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The Consequences of Location-based Salary Reviews to Tech Workers in Silicon Valley

The tech industry has received a lot of hype since the coronavirus pandemic started. Since tech workers kept their jobs and some companies have been recruiting despite the economic depression, it makes sense that many people are now joining bootcamps to learn how to code. While the tech industry has remained resilient throughout the pandemic, it’s not been all rainbows and sunshine. Over 69,000 tech workers were displaced after the first lockdown in the United States. Many of these workers have been able to find new remote employment since then but there are still some other challenges caused by the pandemic.

Silicon Valley and Tech Talent

The four big tech companies—Google, Apple, Amazon, and Facebook—are currently changing the world with their products and services. Apart from Amazon, these companies have their headquarters in Silicon Valley. While Amazon’s headquarters are in Washington, they have grown their presence in the Valley over the years. These big tech firms and over 2,000 others have decided to make Silicon Valley their home, thus making it the city with the highest density of tech talent in the United States.

Every entry-level and advanced tech guru wants to start their career in Silicon Valley, or at least they wanted to in the past. Statistics reveal that a significant number of workers have abandoned the Valley in the last decade moving to other states in the US. Some have even left the country. Since the pandemic began and remote work was standardized, the number of people leaving the Valley increased even more significantly. If the San Francisco Bay Area is as amazing as advertised, why are people leaving to other states?

The answer to this question is simple. Silicon Valley is a great place to live but it is also incredibly expensive. Tech companies offer their workers far more than what other companies in the United States pay but it’s still not enough to meet up with the ever-rising cost of living in the city. Before, leaving the city meant sacrificing their high-paying jobs. Now, things have changed. The coronavirus has made remote work the gold standard for tech companies in Silicon Valley and workers can now move to anywhere they want without losing their jobs. Unfortunately, there is a catch attached to this new arrangement.

Consequences of Leaving the Valley

Leaving the Valley to more affordable states was supposed to allow tech workers to save money from their high paying jobs. However, tech companies aren’t letting them go so easily. Many of these companies have agreed to let remote workers move to more affordable cities if that is what they choose. As long as they will continue to perform their duties flawlessly, these workers are free to go and continue to work remotely long after the pandemic. The catch is that they will accept salary cuts based on their new location. These salary cuts from tech companies start from 5% to 20% approximately. This is a lot of money to forfeit just to move to another city.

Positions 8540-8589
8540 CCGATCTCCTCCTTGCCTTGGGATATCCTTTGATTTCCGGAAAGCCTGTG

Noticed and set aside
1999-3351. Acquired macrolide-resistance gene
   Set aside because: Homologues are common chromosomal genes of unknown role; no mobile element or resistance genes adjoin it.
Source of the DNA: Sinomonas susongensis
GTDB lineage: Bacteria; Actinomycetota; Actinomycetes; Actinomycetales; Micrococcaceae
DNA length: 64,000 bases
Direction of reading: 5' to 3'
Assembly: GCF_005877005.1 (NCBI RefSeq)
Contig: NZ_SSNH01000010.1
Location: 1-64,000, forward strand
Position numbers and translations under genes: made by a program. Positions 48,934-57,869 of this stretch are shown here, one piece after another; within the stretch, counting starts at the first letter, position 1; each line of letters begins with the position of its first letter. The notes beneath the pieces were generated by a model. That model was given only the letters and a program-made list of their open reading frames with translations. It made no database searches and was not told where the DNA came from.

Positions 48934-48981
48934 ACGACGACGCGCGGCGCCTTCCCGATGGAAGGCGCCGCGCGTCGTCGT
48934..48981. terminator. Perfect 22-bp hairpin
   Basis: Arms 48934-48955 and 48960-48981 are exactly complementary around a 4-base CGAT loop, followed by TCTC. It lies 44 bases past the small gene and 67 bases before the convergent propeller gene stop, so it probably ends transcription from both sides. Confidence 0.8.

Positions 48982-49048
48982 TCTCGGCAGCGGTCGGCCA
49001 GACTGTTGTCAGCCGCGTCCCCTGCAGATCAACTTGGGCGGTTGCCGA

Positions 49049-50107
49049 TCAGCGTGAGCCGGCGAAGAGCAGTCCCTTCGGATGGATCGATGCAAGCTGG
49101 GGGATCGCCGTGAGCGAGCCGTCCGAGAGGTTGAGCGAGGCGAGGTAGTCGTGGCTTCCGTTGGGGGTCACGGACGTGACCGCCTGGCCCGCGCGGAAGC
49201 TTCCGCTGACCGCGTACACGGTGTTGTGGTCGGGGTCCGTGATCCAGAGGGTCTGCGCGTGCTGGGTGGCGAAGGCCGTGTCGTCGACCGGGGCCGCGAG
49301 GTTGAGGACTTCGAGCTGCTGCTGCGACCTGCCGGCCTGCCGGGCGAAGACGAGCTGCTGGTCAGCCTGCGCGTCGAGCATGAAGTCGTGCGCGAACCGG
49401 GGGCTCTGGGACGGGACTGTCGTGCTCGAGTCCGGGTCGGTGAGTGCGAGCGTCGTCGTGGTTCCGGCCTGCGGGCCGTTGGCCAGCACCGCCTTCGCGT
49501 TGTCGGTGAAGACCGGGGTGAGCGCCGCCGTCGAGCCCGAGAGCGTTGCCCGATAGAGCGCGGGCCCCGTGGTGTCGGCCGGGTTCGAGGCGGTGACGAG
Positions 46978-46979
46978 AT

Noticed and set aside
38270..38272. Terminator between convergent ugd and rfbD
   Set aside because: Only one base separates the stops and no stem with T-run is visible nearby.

Some tech workers are already trying to protest this move. Many of them have decided not to take the salary cuts without putting up a fight. The once admirable relationship between these workers and their companies is now rocky. The companies have refused to budge, insisting that location-based salary amendments are normal across industries. While companies still cherish the relationship with their workers, there is a strong chance that they will go ahead with the salary cuts. Even if some workers decide to quit their jobs, there are thousands of people across the globe who can now replace them easily because of remote work policies. You no longer have to stay in the Valley to work in the Valley and most salaries will still be high despite the salary slash companies threaten.


Right now, there is a lot of tension in the epicenter of technology in the United States. It’s not clear what direction negotiations will take yet but this shouldn’t discourage you from picking up a tech skill from Computersciencehero. Salary cuts or not, technology is the future, and learning a tech skill should not be considered a waste of time no matter the circumstances.

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